Around 10,000 tax dollars will put a child through many public schools for a year. About 10,000 private dollars will put him through prep school. Why, then, is one system troubled and the other thriving, one vilified and the other celebrated? In this book, a renowned historian of education searches out the lessons that private schooling might offer public education as cries for school reform grow louder.
Lessons from Privilege explores a tradition shaped by experience and common sense, and guided by principles that encourage community, personal relationships, and high academic standards. These "basic" values make a profound difference in a time when popular culture, which mocks intellectual curiosity and celebrates mental passivity, competes so successfully for students' attention.
Arthur Powell uses the experience of private education to put the whole schooling enterprise in fresh perspective. He shows how the sense of schools as special communities can help instill passion and commitment in teachers, administrators, and students alike--and how passion and commitment are absolutely necessary for educational success. The power of economic resources, invested fully in schools, also becomes pointedly clear here, as does the value of incentives for teachers and students.
Though the concerns this book brings into focus--for decent character and academic literacy--may never be trendy or easily applied, Lessons from Privilege presents sensible, powerful, and profitable ideas for enhancing the humanity and dignity of education in America.
Powell explores the distinct traditions of independent schools that have made them so successful over the years. There are lessons here for independent schools, but the author hopes these lessons will also be useful in shaping public school reform. At the heart of the book is Powell's argument that the sense of community at independent schools instills passion and commitment in the students, faculty, and administration--and that this commitment is at the heart of a good education.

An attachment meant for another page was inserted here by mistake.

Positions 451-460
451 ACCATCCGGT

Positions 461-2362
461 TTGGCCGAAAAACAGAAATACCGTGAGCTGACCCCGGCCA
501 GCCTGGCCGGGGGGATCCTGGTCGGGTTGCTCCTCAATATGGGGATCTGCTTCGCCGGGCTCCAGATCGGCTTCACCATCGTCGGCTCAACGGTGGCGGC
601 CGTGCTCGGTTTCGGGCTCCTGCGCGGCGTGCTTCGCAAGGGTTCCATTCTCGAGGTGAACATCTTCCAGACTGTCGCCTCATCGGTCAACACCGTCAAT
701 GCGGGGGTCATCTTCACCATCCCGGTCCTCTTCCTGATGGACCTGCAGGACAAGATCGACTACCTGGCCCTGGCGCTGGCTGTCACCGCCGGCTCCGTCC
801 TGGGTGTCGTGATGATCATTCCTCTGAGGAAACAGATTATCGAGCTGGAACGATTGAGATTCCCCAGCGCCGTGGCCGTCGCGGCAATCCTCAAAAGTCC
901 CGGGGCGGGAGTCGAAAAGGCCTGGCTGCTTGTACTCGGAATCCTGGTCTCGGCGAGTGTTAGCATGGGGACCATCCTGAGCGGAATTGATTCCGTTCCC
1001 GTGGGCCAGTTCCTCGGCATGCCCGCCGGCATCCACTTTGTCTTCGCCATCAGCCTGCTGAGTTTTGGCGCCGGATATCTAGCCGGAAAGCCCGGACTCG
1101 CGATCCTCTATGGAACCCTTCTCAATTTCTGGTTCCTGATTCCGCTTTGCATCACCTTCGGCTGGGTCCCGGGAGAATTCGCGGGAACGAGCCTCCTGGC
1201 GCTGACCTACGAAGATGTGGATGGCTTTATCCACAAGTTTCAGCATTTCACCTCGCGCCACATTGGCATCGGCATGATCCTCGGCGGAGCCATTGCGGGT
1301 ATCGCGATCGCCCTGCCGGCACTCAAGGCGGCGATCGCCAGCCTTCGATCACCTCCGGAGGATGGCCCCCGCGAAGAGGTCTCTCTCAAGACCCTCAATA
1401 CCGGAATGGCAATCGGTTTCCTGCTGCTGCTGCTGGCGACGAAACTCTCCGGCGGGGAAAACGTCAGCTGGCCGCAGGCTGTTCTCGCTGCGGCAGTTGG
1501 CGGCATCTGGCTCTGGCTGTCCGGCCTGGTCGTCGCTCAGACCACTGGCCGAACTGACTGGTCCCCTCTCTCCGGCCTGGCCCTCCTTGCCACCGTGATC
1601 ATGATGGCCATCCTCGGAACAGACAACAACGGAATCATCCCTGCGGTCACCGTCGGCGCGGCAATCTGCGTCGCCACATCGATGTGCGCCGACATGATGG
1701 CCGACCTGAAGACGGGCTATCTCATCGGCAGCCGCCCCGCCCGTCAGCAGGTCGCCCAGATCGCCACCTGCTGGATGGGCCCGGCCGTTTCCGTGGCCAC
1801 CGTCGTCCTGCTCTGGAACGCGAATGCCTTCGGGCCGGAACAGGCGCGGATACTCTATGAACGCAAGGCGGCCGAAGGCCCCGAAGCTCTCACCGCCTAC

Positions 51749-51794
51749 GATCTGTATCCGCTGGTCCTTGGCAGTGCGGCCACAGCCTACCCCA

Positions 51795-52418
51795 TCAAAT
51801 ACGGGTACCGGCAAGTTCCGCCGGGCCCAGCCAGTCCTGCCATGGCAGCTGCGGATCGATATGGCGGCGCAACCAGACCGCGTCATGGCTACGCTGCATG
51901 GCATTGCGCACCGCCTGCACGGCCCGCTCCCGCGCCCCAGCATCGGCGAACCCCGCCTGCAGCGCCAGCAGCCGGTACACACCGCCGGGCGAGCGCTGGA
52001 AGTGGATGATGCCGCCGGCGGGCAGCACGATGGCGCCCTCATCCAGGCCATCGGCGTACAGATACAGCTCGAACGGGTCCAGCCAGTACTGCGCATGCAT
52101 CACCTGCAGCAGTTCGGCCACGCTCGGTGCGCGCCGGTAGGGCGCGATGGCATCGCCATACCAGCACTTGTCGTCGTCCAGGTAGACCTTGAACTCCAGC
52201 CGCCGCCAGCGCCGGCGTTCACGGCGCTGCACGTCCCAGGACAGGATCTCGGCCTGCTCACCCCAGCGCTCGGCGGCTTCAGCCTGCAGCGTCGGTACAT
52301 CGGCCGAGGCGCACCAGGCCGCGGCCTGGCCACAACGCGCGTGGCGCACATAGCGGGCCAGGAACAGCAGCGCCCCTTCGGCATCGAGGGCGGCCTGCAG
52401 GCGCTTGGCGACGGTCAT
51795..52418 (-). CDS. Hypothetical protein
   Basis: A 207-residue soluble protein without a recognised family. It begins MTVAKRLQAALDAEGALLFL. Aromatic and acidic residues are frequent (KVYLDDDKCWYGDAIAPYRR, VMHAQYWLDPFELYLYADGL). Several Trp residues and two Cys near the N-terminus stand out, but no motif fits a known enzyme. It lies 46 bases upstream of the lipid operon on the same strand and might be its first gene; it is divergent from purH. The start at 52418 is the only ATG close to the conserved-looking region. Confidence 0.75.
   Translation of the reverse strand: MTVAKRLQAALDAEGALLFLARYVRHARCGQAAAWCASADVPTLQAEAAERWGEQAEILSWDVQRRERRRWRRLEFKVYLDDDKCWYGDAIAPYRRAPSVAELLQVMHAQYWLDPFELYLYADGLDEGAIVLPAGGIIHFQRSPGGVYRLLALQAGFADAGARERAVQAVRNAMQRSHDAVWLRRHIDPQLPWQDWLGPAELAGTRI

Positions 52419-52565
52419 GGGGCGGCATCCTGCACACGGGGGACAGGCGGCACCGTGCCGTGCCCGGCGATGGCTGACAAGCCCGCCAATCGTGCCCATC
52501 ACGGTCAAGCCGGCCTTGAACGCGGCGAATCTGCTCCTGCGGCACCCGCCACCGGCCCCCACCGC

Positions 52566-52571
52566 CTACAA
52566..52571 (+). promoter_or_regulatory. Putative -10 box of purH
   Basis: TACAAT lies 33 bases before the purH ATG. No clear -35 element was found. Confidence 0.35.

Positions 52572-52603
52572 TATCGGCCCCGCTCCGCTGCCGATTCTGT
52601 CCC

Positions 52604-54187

Citing recent research findings clearly and persuasively, Powell asserts that troubled public school systems can use 'private school-like' strategies such as team teaching and intensive college counseling to rejuvenate their programs. Extracts from interviews with students and private school staff members enliven this popularly written narrative, which will have strong appeal for lay parents as well as educators.
This book will rank with Powell's earlier work, The Shopping Mall High School, as a classic on American schools. [Powell] unveils the inner workings of tradition that seemingly favor private schools over their public counterparts. But with this peek into the world of educational advantage, he also acquaints readers with principles that can enliven any school. This is a scholarly piece that is easy on the eyes.
Powell's title and theme reach for a wider audience than the relatively small one found in independent schools...Lessons from Privilege is refreshing in its candor.
- 320 pages
- 6-1/8 x 9-1/4 inches
- Harvard University Press
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